Saturday, August 19, 2017

A Day of Our Life

January 6, 2007 by  
Filed under Monthly Articles

A Day of Our Life By Amy Michelle Wiley

Shwup. Beep! Celeste chuckled and pulled her plastic card back out of the hotel door, hurrying to push the handle while the little light was still green. Last time she had been in a hotel they still had metal keys to unlock the doors. Next time she would probably just have to look into an eye recognition screen.
The room was perfect, decorated in hues of royal greens and purples. A queen bed, a couch, a little table, and—she rushed into the bathroom to check—yes, a jetted tub for her bubble bath! It was way more room than Celeste needed or could afford, but she had decided that if she had to come into the city she might as well make a trip out of it. Tuesday she would go back home—back to her life of work and friends and movies. She would forget about the last few weeks and get back to normal.
Sometime later she was meandering down the sidewalk, window-shopping and enjoying the lingering rose scent of the bubble bath. She wandered down to the pier, noticing a young mother and father showing off their baby to an older woman, pride shinning from their eyes. Celeste felt a twinge of regret, but pushed it quickly away. Seeing a bookstore, she smiled. That would be just the thing—a romance book to read before bed.
As she walked through the kick-knacks and books, she found herself in the Christian section. A framed oil painting caught her eye, depicting Jesus with children gathered all around Him. When she left the bookstore a few minutes later, it wasn’t the book tucked under her arm that held her thoughts, but the kindness in Jesus’ eyes.
Right next door to the bookstore was a candy shop. Celeste grinned and entered. A woman was already in the shop, her kids crying excitedly, trying to make the oh-so-difficult decision of what to choose. One girl was uninterested in her own treat. Instead she dashed from one case to another, crying, “What are we going to get Daddy? Look Mommy! Daddy loves raspberry truffles.”
Back in her hotel room Celeste snuggled into the couch with her book, her chocolates within reach. But somehow she couldn’t concentrate. Finally she turned on the TV and watched until it was late.
Strangely, as she drifted off to sleep that night, it wasn’t Tom Hanks’ voice that filled her dreams, but a young girl‘s voice, “What are we going to bring Daddy?”
Celeste woke abruptly. She couldn’t remember what she had dreamed, but her heart was racing and her breath came fast. Sitting there in the dark, the day came back to her with a muddled succession of confused thoughts. Two parents, beaming over their child. Youngsters’ eyes, shining with love. The painted Jesus’ eyes, looking kindly upon the children.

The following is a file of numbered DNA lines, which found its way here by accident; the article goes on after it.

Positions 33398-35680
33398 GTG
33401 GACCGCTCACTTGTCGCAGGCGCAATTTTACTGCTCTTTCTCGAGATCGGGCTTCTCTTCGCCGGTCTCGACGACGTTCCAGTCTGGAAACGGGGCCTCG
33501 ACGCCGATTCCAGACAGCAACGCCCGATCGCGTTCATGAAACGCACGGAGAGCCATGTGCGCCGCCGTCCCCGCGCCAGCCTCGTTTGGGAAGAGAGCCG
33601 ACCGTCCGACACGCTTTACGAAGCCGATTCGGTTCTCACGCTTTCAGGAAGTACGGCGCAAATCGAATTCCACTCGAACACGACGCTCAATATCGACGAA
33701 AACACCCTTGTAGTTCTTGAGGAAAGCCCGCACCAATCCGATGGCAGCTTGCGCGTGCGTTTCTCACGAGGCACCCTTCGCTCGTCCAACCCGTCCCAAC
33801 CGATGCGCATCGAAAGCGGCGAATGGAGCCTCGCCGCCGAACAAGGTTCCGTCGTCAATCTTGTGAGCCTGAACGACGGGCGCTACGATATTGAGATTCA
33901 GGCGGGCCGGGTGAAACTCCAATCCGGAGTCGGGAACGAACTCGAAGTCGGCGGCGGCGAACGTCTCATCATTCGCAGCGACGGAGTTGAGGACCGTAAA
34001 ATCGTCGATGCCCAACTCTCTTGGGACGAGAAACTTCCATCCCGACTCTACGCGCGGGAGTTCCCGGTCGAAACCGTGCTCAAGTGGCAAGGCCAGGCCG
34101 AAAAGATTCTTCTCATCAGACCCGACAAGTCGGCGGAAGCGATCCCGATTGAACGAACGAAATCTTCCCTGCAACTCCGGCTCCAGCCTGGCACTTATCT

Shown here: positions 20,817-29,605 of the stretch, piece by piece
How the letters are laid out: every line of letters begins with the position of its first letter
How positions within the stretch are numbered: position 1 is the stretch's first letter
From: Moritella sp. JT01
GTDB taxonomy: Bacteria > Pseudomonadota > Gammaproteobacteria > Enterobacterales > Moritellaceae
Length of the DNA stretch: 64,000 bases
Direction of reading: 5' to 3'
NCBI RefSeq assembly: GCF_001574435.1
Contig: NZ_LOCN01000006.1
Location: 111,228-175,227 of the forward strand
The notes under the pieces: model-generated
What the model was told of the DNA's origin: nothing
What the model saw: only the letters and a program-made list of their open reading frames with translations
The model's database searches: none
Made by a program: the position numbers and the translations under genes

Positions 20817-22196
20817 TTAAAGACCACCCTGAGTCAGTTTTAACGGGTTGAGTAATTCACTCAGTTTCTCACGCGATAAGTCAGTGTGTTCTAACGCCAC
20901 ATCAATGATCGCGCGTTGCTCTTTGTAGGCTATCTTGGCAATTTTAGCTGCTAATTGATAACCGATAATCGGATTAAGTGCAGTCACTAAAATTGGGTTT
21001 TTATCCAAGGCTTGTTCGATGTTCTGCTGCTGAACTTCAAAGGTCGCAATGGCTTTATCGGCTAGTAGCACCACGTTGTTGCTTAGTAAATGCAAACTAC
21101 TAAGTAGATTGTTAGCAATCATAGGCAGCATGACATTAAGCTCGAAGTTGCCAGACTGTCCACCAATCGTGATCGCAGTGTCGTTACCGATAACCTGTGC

It was too much for Celeste. Curling into a ball, she wept. She wept with self-pity, for the lifestyle she was loosing. But mostly she wept because of the appointment she had come to the city for, because of what she had almost done.
Finally the tears were spent, and Celeste stumbled to the light switch. Leaning against the wall, she stared down at her still-flat abdomen. “I’m sorry,” she whispered. “I’m so sorry.”
Taking a shuddering breath, Celeste reached for her purse and resolutely drew out a small white card. She laid it by the phone and dialed slowly. It seemed to take forever for the answering machine to pick up. “This is Celeste Thane. I was scheduled on Monday morning for a—” she couldn’t bring herself to say the word. “For an appointment. I want to cancel. I won’t be coming in.”
Celeste stood in the middle of the room. She wasn’t sure what to do, how to handle her emotions. She noticed that the sun had come up at some point, already lighting the room. She needed someone to talk to, someone to help her. There had been a church near the bookstore, Celeste remembered. She laid a hand over her womb. Perhaps the pastor’s wife would talk with her. Maybe she could help Celeste find a good mother and father for her child. And maybe, just maybe, the adoptive family would tell her child about Jesus. She wondered if He was as kind as the painter had portrayed Him.
Celeste dropped the Planned Parenthood business card in the garbage as she walked out the hotel door. Then she headed for the church.
Amy Michelle Wiley is a home school graduate who lives in the Pacific Northwest. She is currently attending a community college, taking an intensive sign language interpreter’s course.
Amy has found FaithWriters to be a wonderful community and she’s actively involved on the message boards, as well as well as doing editing and mentoring. She is an assistant coordinator for the Annual FW writing Conference.
Amy is also the founder and director of Peculiar People–an organization that creates unique fiction through group writing projects. Our first book will be out in the late spring of 2007! Check PeP out at www.peculiarpeoplebooks.com!
Amy’s favorite thing to write is fiction, and she writes everything from Biblical fiction to sci-fi. She’s also written some non-fiction and poetry, so if you browse around a bit you will be able to find something that blesses you.
Some favorite of Amy’s stories are Celebration of Life, The Last Line, Song of the Donkey, A Broken Vial, and Flood. If you’d like to read a little more about her, check out the interview the FW Magazine did with her here: http://www.faithwritersmagazine.com/March06/index-featured-article2-3-06.php
_______________ Amy Michelle Wiley

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